Java is often considered a "pure" Object-Oriented Programming (OOP) language, but it does have some features that deviate from the core principles of OOP. Some of the reasons why Java is not considered a purely OOP language are:
Primitive Data Types:
Java includes primitive data types such as int, float, boolean, and char, which are not objects. These types do not have methods and cannot be extended, making them non-object-oriented.
Java has the static keyword, which allows for the creation of static methods and variables that belong to a class, rather than an object. Static members are shared by all instances of the class and can be accessed without creating an object, which goes against the concept of object-oriented programming.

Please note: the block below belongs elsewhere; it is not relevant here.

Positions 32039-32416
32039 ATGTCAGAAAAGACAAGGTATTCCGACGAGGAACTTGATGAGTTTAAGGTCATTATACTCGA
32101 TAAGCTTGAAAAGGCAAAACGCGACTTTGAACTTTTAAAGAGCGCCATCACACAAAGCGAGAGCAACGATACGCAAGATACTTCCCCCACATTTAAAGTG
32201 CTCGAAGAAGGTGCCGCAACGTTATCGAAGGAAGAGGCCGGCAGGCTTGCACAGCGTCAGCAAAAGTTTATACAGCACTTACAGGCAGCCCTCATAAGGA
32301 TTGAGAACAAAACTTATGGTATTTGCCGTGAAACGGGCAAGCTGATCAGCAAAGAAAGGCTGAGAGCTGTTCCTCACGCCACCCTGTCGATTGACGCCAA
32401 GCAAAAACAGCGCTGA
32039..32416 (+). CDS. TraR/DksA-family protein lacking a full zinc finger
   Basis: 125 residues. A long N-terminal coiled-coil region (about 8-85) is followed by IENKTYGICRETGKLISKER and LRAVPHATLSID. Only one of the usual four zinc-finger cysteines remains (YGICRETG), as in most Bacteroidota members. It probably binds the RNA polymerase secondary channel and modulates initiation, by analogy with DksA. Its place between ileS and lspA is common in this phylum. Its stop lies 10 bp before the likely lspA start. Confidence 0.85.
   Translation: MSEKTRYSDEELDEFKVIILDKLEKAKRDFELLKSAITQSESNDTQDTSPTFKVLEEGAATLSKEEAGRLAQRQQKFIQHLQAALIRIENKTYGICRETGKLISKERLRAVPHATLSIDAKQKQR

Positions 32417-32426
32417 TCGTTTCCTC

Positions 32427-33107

Final Classes and Methods:
Java has the final keyword, which can be used to prevent classes and methods from being extended or overridden. This limits the polymorphism feature of OOP, which allows objects of different types to be treated as the same type.
Implementation of Inheritance:
Java supports implementation inheritance, where a subclass inherits the methods and properties of its superclass. However, it does not support multiple inheritance, where a subclass can inherit from multiple superclasses. This is done to avoid the diamond problem, where two superclasses have a common method signature causing ambiguity.
While Java may not be a purely object-oriented language, it still follows most of the fundamental principles of OOP and is widely used for developing object-oriented software.